Veloz described the condition of the boat as “horrible.”

There was no immediate indication that alcohol or drugs were a cause in the crash, Veloz said.

A native of Santa Clara, Cuba, Fernandez was unsuccessful in his first three attempts to defect, and spent several months in prison. At 15, he and his mother finally made it to Mexico, and were reunited in Tampa, Florida, with his father, who had escaped from Cuba two years earlier.

The Marlins drafted him in 2011, and Fernandez was in the majors two years later at 20. He went 38-17 in his four seasons with Miami, winning the NL’s Rookie of the Year award in 2013, and was twice an All-Star.

Last week Fernandez posted a photo of his girlfriend sporting a “baby bump” on his Instagram page, announcing that the couple was expecting its first child.

Fernandez became a U.S. citizen last year and was enormously popular in Miami thanks to his success and exuberant flair. When he wasn’t pitching, he would hang over the dugout railing as the team’s lead cheerleader.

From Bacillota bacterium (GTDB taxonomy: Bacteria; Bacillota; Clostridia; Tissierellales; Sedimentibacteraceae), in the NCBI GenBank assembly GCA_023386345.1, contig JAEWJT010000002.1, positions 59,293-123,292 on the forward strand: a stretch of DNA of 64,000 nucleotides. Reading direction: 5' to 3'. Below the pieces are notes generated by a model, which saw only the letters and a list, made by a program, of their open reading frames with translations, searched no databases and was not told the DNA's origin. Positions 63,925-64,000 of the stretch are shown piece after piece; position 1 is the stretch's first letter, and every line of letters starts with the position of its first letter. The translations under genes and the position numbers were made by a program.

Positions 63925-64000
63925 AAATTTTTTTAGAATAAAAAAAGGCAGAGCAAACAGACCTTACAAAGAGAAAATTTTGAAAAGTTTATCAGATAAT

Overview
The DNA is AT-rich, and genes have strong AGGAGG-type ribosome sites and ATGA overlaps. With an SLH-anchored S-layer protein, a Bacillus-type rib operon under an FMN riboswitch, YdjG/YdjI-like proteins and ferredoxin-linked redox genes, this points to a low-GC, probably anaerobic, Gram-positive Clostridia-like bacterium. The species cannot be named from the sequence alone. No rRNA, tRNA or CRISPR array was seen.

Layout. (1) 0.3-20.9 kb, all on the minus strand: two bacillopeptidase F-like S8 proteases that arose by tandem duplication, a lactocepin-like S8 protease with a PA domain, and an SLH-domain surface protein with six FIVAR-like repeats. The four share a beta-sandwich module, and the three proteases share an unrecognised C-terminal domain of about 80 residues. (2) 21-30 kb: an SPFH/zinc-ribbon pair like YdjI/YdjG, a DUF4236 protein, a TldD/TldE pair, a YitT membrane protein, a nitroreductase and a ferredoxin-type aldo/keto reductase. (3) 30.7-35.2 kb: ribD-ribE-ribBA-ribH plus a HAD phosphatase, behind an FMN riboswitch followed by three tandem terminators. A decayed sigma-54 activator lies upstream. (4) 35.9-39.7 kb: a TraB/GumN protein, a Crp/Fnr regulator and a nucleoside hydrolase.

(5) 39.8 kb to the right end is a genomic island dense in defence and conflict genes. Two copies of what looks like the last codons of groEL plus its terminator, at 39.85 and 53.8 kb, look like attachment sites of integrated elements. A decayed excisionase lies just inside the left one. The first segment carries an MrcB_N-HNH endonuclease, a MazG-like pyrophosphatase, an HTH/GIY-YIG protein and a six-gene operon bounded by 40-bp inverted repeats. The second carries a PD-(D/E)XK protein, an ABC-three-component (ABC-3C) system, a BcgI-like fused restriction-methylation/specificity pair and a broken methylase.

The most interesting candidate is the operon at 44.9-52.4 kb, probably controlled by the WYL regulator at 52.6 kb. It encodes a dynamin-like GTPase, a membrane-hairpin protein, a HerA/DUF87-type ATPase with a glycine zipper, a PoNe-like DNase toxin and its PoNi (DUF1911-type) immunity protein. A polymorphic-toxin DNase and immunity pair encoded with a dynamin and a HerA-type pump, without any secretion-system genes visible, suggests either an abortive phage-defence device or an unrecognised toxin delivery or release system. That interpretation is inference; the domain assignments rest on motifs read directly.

“When I think about Josie, it’s going to be thinking about a little kid,” Mattingly said, pausing repeatedly to compose himself. “I see such a little boy in him … the way he played. … Kids play Little League, that’s the joy Jose played with.”

Mattingly then wiped away tears, and he wasn’t alone.

Associated Press writer Freida Frisaro contributed to this report from Miami.

All Marlins players will wear number 16 in honor of Jose Fernandez tonight

MIAMI, FL - JULY 09:  Jose Fernandez #16 of the Miami Marlins pitches during the game against the Cincinnati Reds at Marlins Park on July 9, 2015 in Miami, Florida.  (Photo by Rob Foldy/Getty Images)
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The Marlins game was understandably cancelled yesterday. The baseball schedule has always gone on in such situations, however, and the Marlins will host the Mets tonight in Miami.

As they do so, they will all be wearing number 16, Jose Fernandez’s number, in honor of their fallen teammate.

A nice gesture on what will certainly be an emotional night.